(Natural News) Recent reports have touched on animals invading human spaces around the world. The invasions have been blamed on the ongoing Wuhan coronavirus (COVID-19) pandemic and climate change. A number of animals, such as rats, elephants, bears and wild boars, have made their way toward human settlements as their habitats face threats.
A ratty situation in Australia
The eastern portion of Australia recently suffered a plague of mice, with many crops lost to the rodents. The mice also made their way into grain silos, barns and homes. First introduced to the Land Down Under by European colonists, the mice have destroyed machinery and bit a number of Australians as of writing.
A June 22 report by the New York Post said inmates and staff members of a jail in New South Wales were evacuated after mice invaded the prison. Australian authorities relocated 420 inmates and 200 staffers at the Wellington Correctional Center as the rodents chewed away at the facility’s electrical wires. Corrective Services NSW Commissioner Peter Severin said: “The health, safety and wellbeing of staff and inmates is our No. 1 priority, so it’s important to us to act now to carry out the viral remediation work.” (Related: Worsening mouse plague ravages rural Australia.)
Paying attention to the elephants in the room
Meanwhile, a herd of elephants hailing from the southwestern Chinese province of Yunnan gathered the attention of the world with its migration. The herd left its original home at the Xishuangbanna National Nature Reserve near the border with Laos – with scientists left baffled as to why. Elephant specialist Ahimsa Campos-Arceiz said: “For some reason, these elephants felt that their traditional home range was no longer suitable … and then they just left to find somewhere else.”
Since the elephants started their journey in spring of last year, they had destroyed more than $1 million worth of crops. Chinese state broadcaster CCTV even aired a 24-hour live feed of the migration. Meanwhile, 3,500 people were evacuated from their homes. Hundreds of trucks were also deployed to ensure the elephants do not reach densely populated areas. Officials in China added that they are tracking the migrating elephant herd using drones round the clock for any signs of rampage. (Related: More like humans than most realize, Asian elephants are very social creatures with complex personalities.)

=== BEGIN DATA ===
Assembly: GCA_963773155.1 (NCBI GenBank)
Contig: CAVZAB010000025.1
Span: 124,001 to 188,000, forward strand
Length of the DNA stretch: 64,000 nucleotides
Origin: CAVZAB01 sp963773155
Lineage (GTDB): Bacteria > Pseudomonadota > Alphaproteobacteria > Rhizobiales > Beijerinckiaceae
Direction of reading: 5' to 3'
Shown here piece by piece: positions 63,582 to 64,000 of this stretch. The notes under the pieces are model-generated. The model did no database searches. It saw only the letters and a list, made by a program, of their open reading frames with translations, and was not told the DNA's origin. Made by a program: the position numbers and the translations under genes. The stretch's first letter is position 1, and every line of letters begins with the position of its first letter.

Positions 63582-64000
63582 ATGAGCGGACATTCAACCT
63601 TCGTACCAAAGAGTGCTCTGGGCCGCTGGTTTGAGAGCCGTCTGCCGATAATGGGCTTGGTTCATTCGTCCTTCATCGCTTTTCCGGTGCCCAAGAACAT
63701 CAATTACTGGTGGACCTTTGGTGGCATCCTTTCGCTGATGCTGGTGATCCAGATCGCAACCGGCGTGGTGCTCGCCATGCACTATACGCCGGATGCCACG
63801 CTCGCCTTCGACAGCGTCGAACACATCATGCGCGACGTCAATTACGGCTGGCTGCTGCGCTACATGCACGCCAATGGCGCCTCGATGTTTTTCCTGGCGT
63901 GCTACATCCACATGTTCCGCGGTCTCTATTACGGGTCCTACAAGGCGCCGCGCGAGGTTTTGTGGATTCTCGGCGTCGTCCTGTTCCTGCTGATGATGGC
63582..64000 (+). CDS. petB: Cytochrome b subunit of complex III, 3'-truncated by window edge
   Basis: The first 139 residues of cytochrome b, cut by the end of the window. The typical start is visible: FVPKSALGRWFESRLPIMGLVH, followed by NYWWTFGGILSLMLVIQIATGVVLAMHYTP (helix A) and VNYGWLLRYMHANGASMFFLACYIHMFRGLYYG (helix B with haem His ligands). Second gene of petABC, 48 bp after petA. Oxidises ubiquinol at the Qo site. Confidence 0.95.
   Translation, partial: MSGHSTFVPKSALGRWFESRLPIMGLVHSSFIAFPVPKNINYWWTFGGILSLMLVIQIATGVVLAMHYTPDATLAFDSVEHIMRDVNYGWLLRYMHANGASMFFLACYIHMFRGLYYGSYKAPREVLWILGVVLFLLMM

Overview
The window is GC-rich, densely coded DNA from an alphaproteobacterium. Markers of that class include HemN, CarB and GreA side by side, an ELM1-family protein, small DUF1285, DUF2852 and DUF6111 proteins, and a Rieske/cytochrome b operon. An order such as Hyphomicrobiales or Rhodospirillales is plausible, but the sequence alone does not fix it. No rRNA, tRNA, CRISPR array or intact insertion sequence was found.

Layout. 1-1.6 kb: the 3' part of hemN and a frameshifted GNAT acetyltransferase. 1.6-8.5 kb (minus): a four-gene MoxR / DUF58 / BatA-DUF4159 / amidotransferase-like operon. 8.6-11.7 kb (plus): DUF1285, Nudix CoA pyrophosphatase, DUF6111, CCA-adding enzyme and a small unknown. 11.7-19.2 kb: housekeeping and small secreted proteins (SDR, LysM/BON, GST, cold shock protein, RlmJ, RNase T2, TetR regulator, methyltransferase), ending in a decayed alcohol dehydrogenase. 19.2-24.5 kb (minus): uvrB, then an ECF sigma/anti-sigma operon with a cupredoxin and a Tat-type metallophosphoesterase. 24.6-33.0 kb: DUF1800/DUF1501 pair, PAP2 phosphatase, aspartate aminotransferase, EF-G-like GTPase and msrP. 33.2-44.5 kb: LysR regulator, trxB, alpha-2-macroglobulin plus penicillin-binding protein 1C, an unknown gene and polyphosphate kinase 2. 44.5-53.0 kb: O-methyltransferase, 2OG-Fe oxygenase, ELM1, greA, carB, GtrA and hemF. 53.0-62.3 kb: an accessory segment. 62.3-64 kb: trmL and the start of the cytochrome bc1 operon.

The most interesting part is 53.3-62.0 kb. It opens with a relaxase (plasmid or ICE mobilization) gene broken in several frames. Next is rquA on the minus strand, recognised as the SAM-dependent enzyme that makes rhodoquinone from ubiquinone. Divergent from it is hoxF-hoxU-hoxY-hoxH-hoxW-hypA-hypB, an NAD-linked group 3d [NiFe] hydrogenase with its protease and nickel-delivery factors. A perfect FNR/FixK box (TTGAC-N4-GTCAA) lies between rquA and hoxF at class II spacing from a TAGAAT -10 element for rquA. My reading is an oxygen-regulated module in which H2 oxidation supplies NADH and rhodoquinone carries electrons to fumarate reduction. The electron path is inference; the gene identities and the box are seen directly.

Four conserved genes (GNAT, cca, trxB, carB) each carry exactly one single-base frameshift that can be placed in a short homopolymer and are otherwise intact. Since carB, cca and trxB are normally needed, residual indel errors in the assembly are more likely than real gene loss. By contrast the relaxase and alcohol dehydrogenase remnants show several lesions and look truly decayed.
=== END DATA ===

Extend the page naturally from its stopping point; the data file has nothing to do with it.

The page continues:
A ban on bear hunting became too much to bear for Slovakian hunters
Authorities in the central European country of Slovakia confirmed that a 57-year-old man died as a result of a brown bear attack. The victim’s body with deep wounds on his neck and face was found in a forest near the village of Liptovska Luzna, around 190 kilometers northeast of the capital Bratislava. Slovakian state-run forestry enterprise Lesy Slovenskej Republiky said in a June 16 statement: “An autopsy confirmed … that the man died as a result of injuries caused by a bear.”
Slovakia is home to between 1,200 and 1,600 brown bears – and they are protected by law in the country. However, the man’s death has triggered an outcry from hunters claiming that bear numbers have become too high due to a hunting ban. The state-run forest enterprise has concurred with the hunters’ sentiments by calling for the bears to be legally hunted.
The issue of wolf hunting divided people into packs
Back in October 2020, former U.S. President Donald Trump lifted federal protection for gray wolves. Following Trump’s rescindment of the protection, the task of overseeing the wolves was put on states and tribes. It also opened up wolf hunts in states such as Michigan, Minnesota and Wisconsin once more. Minnesota Gov. Tim Walz, an opponent of recreational wolf hunting, called Trump’s decision “disappointing.”
On the other hand, farmers and hunters welcomed Trump’s move. Wisconsin resident Ashleigh Calaway said that reducing wolf number via state-sponsored hunts would help prevent attacks on livestock. She added that her family farm lost 13 sheep during a July 2019 gray wolf attack. “It’s allowing them to be managed to a level to lower the risk to sheep and cattle,” Calaway said. In March 2021, licensed hunters in the Badger State killed 216 wolves – a fifth of the state’s entire wolf population – within a 60-hour period to the chagrin of wildlife advocates.
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